A CALL TO ACTION, a group of Catholics campaigning for greater openness and dialogue in the Roman Catholic Church, is calling for the results of a consultation on sexual ethics to be released.
The survey was commissioned by Pope Francis and sent to Catholic bishops around the world last November, with instructions to consult as widely as possible.
It tackled sensitive subjects such as contraception, cohabitation, divorce and homosexuality.
BBC religious affairs correspondent Robert Piggott said the 39-question survey – designed to inform a Vatican conference on family life in October – had been enthusiastically greeted by rank-and-file Catholics.
Many saw the inclusion of such questions as a sign that Church teaching in such difficult areas might be reformed, and that lay people might be allowed a greater say in how the Church was governed.
But the Roman Catholic Church in England and Wales has turned down a request by members for the consultation results to be made public, although bishops in other countries have published their findings.
Pope Francis is calling bishops to Rome in October to discuss possible reform that considers modern social realities.
The consultation is part of the preparation for an extraordinary meeting of the Synod of Bishops, which will focus on sexual ethics, marriage and family.
A Call To Action describe themselves as ‘brought together by our love of Christ’s church and our anxiety about its future’, desiring ‘to help create a climate of trust and respect for all where this dialogue may be fostered.’
Jean Riordan, chair of the group’s national leaders team, told the BBC Radio 4 Today programme last Thursday that Church teaching ‘should be formed by consulting’.
She added that refusing to publish the results would suggest the Church was not sincere about sharing responsibility with lay people, and people who had completed this ‘challenging’ questionnaire would be saddened and perplexed if the results were withheld.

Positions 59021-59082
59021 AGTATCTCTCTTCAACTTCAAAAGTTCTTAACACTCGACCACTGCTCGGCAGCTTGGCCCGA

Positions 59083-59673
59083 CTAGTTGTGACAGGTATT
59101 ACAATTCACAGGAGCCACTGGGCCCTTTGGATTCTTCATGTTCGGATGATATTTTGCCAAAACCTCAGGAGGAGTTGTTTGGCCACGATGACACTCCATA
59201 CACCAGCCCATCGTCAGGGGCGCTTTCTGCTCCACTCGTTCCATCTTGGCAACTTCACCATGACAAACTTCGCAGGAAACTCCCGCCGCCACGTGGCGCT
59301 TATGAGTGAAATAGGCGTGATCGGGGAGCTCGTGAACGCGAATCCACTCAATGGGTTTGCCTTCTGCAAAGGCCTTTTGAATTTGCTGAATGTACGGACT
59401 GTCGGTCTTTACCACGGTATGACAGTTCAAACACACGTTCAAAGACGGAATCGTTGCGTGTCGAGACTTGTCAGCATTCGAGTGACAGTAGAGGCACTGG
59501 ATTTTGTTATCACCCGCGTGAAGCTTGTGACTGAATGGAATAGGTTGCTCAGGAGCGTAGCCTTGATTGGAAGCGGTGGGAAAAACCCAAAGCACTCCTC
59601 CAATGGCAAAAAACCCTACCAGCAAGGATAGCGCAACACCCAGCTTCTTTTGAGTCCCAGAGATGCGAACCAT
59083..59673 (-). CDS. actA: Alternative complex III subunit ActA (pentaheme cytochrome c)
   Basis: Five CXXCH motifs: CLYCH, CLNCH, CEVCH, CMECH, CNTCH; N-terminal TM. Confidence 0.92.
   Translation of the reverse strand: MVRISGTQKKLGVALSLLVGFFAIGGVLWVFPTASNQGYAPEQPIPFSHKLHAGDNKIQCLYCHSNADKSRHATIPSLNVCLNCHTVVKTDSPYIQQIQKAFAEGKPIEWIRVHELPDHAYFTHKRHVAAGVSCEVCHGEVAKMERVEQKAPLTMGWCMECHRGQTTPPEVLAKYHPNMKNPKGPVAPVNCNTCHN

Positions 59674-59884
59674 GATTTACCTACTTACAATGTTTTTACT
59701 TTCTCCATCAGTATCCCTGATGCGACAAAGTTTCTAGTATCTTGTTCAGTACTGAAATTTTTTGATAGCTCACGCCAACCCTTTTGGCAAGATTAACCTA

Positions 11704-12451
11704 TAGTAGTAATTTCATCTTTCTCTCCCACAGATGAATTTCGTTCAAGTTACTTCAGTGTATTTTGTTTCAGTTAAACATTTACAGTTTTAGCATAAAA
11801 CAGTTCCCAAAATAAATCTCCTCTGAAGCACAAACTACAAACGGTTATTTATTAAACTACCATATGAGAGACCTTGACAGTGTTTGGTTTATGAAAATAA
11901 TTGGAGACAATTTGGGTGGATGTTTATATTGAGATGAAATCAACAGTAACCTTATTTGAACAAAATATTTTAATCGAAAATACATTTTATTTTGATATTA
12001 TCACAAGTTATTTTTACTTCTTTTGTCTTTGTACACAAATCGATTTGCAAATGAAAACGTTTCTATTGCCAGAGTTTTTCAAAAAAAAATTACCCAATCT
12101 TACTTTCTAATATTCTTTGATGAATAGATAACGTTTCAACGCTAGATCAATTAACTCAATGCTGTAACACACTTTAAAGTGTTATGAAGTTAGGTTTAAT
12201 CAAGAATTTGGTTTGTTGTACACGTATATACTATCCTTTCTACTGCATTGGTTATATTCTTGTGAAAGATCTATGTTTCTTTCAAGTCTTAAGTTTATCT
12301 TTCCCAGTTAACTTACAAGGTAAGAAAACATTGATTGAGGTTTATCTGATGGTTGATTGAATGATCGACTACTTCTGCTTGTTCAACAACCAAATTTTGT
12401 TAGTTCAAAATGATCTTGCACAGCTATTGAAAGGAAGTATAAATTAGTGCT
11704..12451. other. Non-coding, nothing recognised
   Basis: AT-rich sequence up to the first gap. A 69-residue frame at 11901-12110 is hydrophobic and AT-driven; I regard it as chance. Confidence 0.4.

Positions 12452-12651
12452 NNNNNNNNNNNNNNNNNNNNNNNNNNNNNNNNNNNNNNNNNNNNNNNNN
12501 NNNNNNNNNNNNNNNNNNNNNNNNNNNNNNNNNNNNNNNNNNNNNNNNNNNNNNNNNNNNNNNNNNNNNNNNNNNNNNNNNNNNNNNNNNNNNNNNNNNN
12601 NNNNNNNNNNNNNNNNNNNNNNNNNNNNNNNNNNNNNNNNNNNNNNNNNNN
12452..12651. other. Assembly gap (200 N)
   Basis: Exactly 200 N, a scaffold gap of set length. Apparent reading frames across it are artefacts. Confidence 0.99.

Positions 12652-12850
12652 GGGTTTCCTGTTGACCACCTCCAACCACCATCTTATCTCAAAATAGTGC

But Father Marcus Stock, general secretary of the Catholic Bishops’ Conference, defended the decision, as orders had come from the Pope, via a senior cardinal, that the information should not be made public until after October.
He said that if the information was disclosed it could result in the views of bishops becoming ‘predetermined’ ahead of the upcoming Synod.
Fr Stock acknowledged there were ‘great expectations’ of the process, but insisted:
‘The reflection of the bishops during the Synod must not be predetermined by individual groups or by the concerns of northern Europe alone.’
This echoes recent statements by the Archbishop of Canterbury, head of the Church of England and the Anglican Communion of churches worldwide, that Christians in some African nations could be endangered if Anglican priests in Britain bless same-sex unions.
Other Catholic Churches which have published summaries of the responses, including those in Germany and Austria, have described a wide gap between Church teaching and the behaviour of ordinary Catholics.
However, Fr Stock ruled out similar action in England and Wales.
The Pope has signalled greater openness, and has said the Catholic Church is too tied up in ‘small-minded rules’.
As an openly gay man, in the first civil partnership to be registered in a UK place of worship, and a former trainee Catholic priest, the BBC approached me for my comments on this story. You can hear extracts of interviews with me and other Catholics from Liverpool in these audio clips below:
First broadcast on BBC Radio 4’s Today programme on Thursday 17 April 2014.
BBC Religious Affairs Correspondent Robert Piggott interviews Liverpool Catholics:
BBC Radio 4 presenter Evan Davis interviews Fr Marcus Stock and Jean Davis:
BBC Radio Merseyside discussion inc. extract of the Radio 4 report: